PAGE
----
Not all generational sales teams are created equal. Millennial sales reps-part of the generation that’s rapidly overtaking all others in terms of numbers in the workforce-come with unique challenges in terms of managing and motivating.
It’s in every business’s best interests to re-evaluate and refine their sales coaching techniques in order to engage this generation of salespeople and maximize their efforts in the marketplace.Here are several tips for engaging and managing your millennial sales team for the best results:
#1. Focus on ongoing training. For millennials, sales training shouldn’t be a “one-time” event. The good news is, this generation is consistently eager and open to training, and will swiftly implement what’s learned into real-world strategies and techniques.
On the other hand, millennials are notorious for having shorter attention spans than past generations (recognizing, of course, that we’re all experiencing this behavioral trend in one form or another). Consequently, ongoing training is critical for long-term success. Brief sales videos and short training sessions offered, for example, through mobile-based sales instructions provided in 5- to 10-minute intervals, will appeal to these sales reps.
#2. Train them to understand a different generation of clients. As part of training, instruct the millennial sales team to better comprehend the outlooks and needs of older, baby boomer clients. “If millennial salespeople fail to understand the perspective of those from other generations, they will struggle to maintain relationships with some clients and close sales with many prospects,” notes sales strategist Marc Wayshak.
#3. Offer feedback (and plenty of it). Millennials have grown up with considerable immediate input on their performance from parents, teachers, Little League coaches and others. They’ll welcome the same kind of ongoing feedback from sales managers. They want to know how they’re faring in their job, both the good and the bad, and will react negatively if such feedback isn’t forthcoming.
In the same respect, structure is important, as long as it’s flexible enough to accommodate individual styles. As noted at SmartCEO, “You need to give millennial reps something to work with where they can apply their own personality, style and approach to that structure without being like, ‘OK, here’s your quota. Figure it out. Good luck.’”
#4. Support their digital sales efforts. Millennial sales reps are well positioned to shine when it comes to social selling. Having grown up in the realm of social media, these young men and women are comfortable with and skilled in leveraging a variety of platforms to help meet your company’s sales goals. They understand on nearly a visceral level-how to make the most of LinkedIn, Twitter, and other new, emerging networks, and in listening to others, engaging in sales-driven online conversations and establishing relationships via social media with potential prospects.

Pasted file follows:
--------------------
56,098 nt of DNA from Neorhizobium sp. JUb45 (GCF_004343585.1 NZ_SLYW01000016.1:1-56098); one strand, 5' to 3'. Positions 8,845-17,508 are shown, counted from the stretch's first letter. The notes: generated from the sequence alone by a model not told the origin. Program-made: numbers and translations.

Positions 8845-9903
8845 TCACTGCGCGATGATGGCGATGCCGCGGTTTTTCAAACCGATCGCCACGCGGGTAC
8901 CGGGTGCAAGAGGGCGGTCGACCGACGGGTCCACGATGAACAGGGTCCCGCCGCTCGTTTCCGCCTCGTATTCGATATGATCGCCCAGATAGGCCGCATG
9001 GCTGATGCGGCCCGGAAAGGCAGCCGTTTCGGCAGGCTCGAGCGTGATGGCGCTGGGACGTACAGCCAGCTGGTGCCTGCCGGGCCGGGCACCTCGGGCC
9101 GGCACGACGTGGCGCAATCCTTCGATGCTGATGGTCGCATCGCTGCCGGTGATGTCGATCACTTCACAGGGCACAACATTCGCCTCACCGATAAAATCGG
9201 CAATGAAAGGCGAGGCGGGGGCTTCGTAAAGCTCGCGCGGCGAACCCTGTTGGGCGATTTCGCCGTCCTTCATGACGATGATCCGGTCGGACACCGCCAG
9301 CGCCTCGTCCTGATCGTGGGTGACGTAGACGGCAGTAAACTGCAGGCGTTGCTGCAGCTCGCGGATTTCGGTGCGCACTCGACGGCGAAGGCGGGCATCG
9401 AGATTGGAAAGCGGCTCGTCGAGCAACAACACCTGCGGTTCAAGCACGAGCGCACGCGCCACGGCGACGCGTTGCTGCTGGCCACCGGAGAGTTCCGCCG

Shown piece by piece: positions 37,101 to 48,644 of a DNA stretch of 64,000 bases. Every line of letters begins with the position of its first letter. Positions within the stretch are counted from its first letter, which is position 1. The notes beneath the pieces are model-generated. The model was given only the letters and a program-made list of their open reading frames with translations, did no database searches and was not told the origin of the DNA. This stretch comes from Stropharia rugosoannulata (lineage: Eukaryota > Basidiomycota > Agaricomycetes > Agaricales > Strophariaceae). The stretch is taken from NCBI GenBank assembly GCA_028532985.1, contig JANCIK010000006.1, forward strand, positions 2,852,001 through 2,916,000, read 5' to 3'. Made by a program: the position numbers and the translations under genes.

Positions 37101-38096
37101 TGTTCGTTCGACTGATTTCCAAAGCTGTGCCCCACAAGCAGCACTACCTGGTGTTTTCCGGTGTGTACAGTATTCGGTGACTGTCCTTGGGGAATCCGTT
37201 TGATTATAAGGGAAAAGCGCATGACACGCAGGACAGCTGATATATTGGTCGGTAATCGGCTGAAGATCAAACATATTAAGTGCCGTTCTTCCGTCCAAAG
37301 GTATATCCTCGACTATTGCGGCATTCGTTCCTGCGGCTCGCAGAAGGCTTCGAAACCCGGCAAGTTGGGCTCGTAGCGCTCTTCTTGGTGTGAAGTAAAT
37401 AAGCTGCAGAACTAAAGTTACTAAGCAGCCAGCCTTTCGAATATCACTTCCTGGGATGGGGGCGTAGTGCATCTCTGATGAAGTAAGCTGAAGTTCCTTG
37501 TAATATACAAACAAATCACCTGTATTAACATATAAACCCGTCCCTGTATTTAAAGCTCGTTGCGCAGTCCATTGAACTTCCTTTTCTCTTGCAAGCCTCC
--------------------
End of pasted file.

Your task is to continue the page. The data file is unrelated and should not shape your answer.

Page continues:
With this in mind, encourage your sales team to continuously adopt new technologies and integrate the latest, most sophisticated digital sales tools into their repertoire. Millennials won’t push back or resist this area of innovation-and you’ll likely benefit from the introduction of more efficient, streamlined processes.
#5. Encourage collaboration. This generation of sales reps is accustomed to working in a team environment, so encouraging collaboration, as opposed to pitting one sales rep against the others in competition-is the best approach. Look for innovative ways for them to work together, as in group brainstorming sessions, and mentoring and/or cross-training opportunities. Rewarding team achievements (in addition to individual performance) will keep the team spirit alive and growing.
#6. Offer experiential incentives to promote greater activity. Money remains an important incentive for millennials, just as it has for prior generations. However, this generation values experience as well. Look for ways to incorporate experiential incentives into your sales program, because, as marketing expert, Jeremy Boudinet writes, such incentives
“are exciting, different, take users out of their comfort zone, given them a broader view of the outside world and offer once-in-a-lifetime experiences.”
Coaching millennial sales reps require altering the approach of management to better accommodate their specific needs and ambitions. However, the payoff in terms of enthusiasm and results, is worth the effort.
Author bio: Brian O’Neill and Sales Empowerment Group have helped the most innovative, fastest-growing businesses and Fortune 500 companies with sales consulting, sales recruiting, sales training, inside sales and a unique program called “The Interim VP of Sales Program.” O’Neill is also the author of three books available on Amazon.